Bergen Logistics: Putting robots to work in a multi-tenant facility

Bergen Logistics uses a variety of order fulfillment solutions in its New Jersey location, depending on the client, including a goods-to-person robotic system.

Bergen Logistics
Location: North Bergen, N.J.
Square Footage: 607,000-squarefoot multi-tenant facility
Products Handled: Consumer products, fashion, cosmetics, health care, medical equipment for home use and electronics
Throughput: Up to 160,000 units per week in receiving; 80,000 orders per week and returns of up to 12,000 units per week
People/Shifts: 3 Shifts per day/6 days per week

Read the feature article “Bergen Logistics: Not your father’s 3PL” to learn more.

Bergen Logistics’ more than 600,000-square-foot e-commerce fulfillment facility in North Bergen, N.J., handles a variety of products across several industries. To make it all happen, the 3PL relies on a number of technologies, depending on product type. One of the showcase technologies is a goods-to-person robotic fulfillment solution.

Moreover, it does so in a multi-level environment. Receiving, returns, value-added services (VAS), packing and shipping take place on the ground level.

That level also includes a 40,000- square-foot area for high-bay storage. The second level includes robotic storage and picking plus a manual picking area. Conventional picking takes place on the third and fourth levels. For this article, we’ll focus on the goods-to-person robotic fulfillment solution on the second level.


Product is received at the docks (1) and then processed for putaway at an inbound receiving area (2). Product that will be stored and picked on hangers is received in a garment-on-hanger (GOH) area (3). Some product destined for storage in a manual picking area (4) on the second floor. Finally, there is product destined for storage in the robotic processing area on the second floor (5). The robotic system is designed to work with corrugated bins that measure 40 centimeters wide, 60 centimeters long and 20 centimeters high. Some of that merchandise is received in boxes with those dimensions and can go into storage without re-packing. In those instances, the box is scanned and opened, the flaps are removed and an associate counts the items to verify the quantity. Boxes that are out of dimension are scanned into a box designed for the system. In either case, the boxes are palletized, and the pallet is taken by elevator to the second level with freight elevators (6).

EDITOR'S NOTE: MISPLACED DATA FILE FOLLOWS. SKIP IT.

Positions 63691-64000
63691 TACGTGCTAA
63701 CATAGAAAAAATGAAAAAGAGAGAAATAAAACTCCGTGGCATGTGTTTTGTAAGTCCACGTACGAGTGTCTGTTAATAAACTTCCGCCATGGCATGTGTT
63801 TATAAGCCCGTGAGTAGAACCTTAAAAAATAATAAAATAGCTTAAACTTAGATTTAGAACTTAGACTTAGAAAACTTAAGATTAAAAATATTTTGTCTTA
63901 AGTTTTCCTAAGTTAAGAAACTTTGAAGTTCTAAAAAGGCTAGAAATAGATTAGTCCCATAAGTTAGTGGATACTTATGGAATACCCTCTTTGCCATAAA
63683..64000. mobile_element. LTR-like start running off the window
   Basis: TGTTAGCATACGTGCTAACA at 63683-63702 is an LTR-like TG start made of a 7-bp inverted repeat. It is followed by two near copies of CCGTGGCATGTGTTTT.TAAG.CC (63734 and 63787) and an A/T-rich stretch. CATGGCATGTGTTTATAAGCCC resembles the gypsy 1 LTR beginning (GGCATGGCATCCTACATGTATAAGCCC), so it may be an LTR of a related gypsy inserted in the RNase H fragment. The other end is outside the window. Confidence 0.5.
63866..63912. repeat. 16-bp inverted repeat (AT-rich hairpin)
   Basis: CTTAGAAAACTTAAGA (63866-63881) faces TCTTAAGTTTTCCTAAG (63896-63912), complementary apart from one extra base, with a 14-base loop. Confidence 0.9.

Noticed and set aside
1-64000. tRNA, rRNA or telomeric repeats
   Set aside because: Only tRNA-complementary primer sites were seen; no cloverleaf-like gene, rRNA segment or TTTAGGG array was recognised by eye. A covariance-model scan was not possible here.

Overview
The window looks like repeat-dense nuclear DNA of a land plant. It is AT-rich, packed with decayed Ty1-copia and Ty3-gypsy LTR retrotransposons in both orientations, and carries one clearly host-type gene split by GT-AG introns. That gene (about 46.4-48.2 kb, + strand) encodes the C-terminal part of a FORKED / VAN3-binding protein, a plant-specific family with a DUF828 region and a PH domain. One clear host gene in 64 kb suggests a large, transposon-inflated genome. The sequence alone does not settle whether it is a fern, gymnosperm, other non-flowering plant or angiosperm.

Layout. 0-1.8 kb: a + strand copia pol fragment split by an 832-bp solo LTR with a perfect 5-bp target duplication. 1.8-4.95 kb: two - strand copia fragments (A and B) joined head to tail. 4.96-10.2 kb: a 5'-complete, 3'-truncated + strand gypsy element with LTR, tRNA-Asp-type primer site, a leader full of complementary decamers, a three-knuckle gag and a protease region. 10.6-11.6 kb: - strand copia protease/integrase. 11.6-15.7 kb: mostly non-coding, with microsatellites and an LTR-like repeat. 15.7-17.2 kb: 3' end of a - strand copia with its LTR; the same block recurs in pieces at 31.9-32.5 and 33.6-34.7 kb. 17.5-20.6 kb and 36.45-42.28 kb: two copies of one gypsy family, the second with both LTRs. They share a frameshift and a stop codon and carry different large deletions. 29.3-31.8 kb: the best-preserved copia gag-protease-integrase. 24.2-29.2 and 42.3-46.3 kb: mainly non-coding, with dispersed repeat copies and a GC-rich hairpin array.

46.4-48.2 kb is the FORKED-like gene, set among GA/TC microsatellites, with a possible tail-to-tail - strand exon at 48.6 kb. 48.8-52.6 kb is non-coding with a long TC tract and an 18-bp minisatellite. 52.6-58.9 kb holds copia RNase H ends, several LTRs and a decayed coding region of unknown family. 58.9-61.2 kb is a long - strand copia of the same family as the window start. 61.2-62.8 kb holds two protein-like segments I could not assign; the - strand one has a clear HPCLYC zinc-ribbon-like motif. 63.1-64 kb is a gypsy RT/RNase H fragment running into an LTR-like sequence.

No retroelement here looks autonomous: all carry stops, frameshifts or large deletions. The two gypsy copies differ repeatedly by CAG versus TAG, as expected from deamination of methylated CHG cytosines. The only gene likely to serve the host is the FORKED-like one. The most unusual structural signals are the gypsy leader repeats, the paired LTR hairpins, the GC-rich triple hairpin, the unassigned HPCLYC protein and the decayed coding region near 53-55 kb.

On the second floor, some product will be put into storage in the manual area. The remainder is putaway into the robotics area. The robotic fulfillment solution works with two different sized robots. The first is a large robot that looks a little like a scaled down lift truck.

It puts bins away into storage and then retrieves them and moves them to a floor level pickup location in the storage area for order fulfillment. A smaller, bin handling robot retrieves bins and delivers them to one of two goods-to-person workstations (7) and then returns them to the storage area after demand for that bin has been satisfied. When the robots are not in use, they can charge at one of the opportunity charging/parking stations (8).